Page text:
Horace and he went hand in hand in song?.
His Library (where busts of Poets dead
And a true Pindar stood without a head 3,)
Receiv'd of wits an undistinguish'd race,
Who first his judgment ask'd, and then a place :
Much they extolld his pictures, much his seat,
And flatter'd ev'ry day, and some days eat:
Till grown more frugal in his riper days,
He paid some bards with port, and some with praise;
To some a dry rehearsal was assign'd,
And others (harder still) he paid in kind.
Dryden alone (what wonder?) came not nigh,
Dryden alone escap'd this judging eye:
But still the Great have kindness in reserve,
He help'd to bury whom he help'd to starve 4.

May some choice patron bless each gray goose quill !
May ev'ry Bavius have his Bufo still!
So, when a Statesman wants a day's defence,
Or Envy holds a whole week's war with Sense,
Or simple pride for flatt'ry makes demands,
May dunce by dunce be whistled off my hands!
Blest be the Great! for those they take away,
And those they left me; for they left me GAY5;
Left me to see neglected Genius bloom,
Neglected die, and tell it on his tomb:
Of all thy blameless life the sole return
My Verse, and QUEENSB’RY weeping o'er thy urn!

Oh let me live my own, and die so too!

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v. 77

[Roscoe has shown that this cannot refer to bestowed upon him by the contribution of several Lord Halifax, whom Warton understood to be persons of quality: P. alluded to. Lord H. had died as far back as 5 [John Gay (born in 1688) was one of Pope's 1715, and is mentioned with respect (as he de- dearest friends; and when he died, Dec. 4th 1732, served) by Pope (to whom he had even offered a was mourned by the former, in a letter to Swift, pension) in the Epilogue to the Satires, Dial. 11. as one who must have achieved happiness ‘if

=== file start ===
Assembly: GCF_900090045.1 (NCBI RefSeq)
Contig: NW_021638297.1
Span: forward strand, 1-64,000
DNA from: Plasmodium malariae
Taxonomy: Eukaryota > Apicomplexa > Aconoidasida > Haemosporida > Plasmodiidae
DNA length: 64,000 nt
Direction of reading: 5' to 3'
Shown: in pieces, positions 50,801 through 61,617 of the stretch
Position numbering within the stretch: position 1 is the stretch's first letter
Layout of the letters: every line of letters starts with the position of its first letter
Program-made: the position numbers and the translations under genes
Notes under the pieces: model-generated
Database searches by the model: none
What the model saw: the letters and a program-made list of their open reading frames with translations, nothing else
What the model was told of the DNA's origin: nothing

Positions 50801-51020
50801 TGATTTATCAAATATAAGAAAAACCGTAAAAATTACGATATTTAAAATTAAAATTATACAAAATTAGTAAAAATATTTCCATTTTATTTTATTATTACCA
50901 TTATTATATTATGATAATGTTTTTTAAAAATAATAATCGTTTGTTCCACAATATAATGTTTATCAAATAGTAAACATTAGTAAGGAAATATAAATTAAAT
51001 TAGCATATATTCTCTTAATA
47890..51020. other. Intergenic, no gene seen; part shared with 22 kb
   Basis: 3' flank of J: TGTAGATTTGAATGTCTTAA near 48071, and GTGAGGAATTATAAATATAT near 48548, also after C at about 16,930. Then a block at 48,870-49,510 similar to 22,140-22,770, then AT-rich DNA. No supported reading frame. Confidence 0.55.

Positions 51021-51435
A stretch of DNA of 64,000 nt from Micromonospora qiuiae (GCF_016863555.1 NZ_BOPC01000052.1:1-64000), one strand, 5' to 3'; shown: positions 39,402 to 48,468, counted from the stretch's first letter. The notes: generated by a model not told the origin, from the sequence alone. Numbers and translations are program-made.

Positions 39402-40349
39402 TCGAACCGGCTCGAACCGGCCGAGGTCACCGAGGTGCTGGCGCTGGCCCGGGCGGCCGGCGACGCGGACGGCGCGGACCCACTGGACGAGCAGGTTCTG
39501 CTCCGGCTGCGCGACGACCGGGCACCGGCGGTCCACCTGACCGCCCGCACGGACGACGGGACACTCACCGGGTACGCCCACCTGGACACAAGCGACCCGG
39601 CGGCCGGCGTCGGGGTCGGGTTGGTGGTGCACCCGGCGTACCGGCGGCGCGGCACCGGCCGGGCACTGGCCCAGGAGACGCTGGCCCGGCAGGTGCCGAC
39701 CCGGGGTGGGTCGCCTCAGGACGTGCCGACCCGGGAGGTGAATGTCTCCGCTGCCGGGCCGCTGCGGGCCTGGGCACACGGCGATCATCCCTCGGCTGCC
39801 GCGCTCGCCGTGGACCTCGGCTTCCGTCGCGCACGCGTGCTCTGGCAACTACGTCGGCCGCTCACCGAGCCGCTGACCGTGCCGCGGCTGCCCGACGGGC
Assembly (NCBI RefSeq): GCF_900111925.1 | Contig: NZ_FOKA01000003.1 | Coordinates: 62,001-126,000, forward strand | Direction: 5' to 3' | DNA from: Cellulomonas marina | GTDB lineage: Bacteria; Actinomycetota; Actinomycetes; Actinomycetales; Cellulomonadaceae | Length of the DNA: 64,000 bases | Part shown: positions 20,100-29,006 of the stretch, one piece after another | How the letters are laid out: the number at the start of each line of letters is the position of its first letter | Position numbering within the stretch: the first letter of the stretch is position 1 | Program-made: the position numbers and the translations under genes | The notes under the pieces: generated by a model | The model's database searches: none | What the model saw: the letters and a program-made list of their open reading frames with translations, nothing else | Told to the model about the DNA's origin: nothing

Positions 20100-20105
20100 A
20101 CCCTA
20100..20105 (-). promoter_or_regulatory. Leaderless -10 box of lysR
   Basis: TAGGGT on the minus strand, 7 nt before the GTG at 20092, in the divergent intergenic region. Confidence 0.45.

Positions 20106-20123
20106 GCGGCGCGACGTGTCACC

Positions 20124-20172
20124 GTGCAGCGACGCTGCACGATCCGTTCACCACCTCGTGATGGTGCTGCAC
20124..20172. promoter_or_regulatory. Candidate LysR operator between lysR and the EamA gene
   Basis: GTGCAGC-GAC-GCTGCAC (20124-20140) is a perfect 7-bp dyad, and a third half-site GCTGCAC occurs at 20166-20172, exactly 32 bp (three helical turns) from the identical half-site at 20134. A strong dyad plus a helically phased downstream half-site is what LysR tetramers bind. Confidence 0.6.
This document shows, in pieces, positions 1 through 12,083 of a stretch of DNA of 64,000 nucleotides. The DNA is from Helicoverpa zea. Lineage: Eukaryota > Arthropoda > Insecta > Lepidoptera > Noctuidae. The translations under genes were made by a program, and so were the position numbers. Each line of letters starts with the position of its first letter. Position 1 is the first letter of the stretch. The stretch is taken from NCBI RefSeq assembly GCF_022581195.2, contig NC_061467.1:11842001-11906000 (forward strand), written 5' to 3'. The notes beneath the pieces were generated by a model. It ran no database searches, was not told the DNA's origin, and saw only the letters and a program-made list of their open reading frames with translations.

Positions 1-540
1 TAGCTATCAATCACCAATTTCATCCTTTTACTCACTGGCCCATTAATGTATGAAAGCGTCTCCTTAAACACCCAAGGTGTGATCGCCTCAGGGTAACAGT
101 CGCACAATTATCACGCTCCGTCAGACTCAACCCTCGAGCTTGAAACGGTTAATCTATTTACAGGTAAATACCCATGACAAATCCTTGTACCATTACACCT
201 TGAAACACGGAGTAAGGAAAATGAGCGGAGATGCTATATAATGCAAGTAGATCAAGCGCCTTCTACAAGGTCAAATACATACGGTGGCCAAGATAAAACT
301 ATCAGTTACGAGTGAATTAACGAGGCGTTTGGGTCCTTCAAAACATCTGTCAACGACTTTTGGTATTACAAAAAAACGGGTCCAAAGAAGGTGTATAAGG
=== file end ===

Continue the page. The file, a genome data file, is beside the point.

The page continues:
Halifax was on terms of civility with innocence and integrity can deserve it." To what Dryden, although he with Prior burlesqued the extent the genius of Gay was neglected, may apHind and Panther; and though he helped to pear from the following statement made by Pope bury' the poet, he had in no sense 'helped to himself to Spence: He dangled for twenty starve' him. The personal reference remains years about a court, and at last was offered to be obscure.)

made usher to the young princess. Secretary 2 After v. 234 in the MS.

Craggs made G. a present of stock in the SouthTo Bards reciting he vouchsaf'd a nod, Sea year; and he was once worth £20,000; but And snuff’d their incense like a gracious god.' lost it all again. He got about £500 by the first

Warburton. Beggar's Opera, and £1100 or £1200 by the 3- a true Pindar stood without a head] Second. He was negligent and a bad manager. Ridicules the affectation of Antiquaries, who Latterly, the Duke of Queensbury took his money frequently exhibit the headless Trunks and Terms into his keeping, and let him only have what was of Statues, for Plato, Homer, Pindar, &c. Vide necessary out of it; and, as he lived with them, Fulv. Ursin. &c. P.

he could not have occasion for much. He died 1 - helps to bury] Mr Dryden, after having worth upwards of £3000. As to the Duchess of liv'd in exigencies, had a magnificent Funeral Queensbury see Moral Essays, 11. V. 193-]

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(To live and die is all I have to do :)
Maintain a Poet's dignity and ease,
And see what friends, and read what books I please;
Above a Patron, tho' I condescend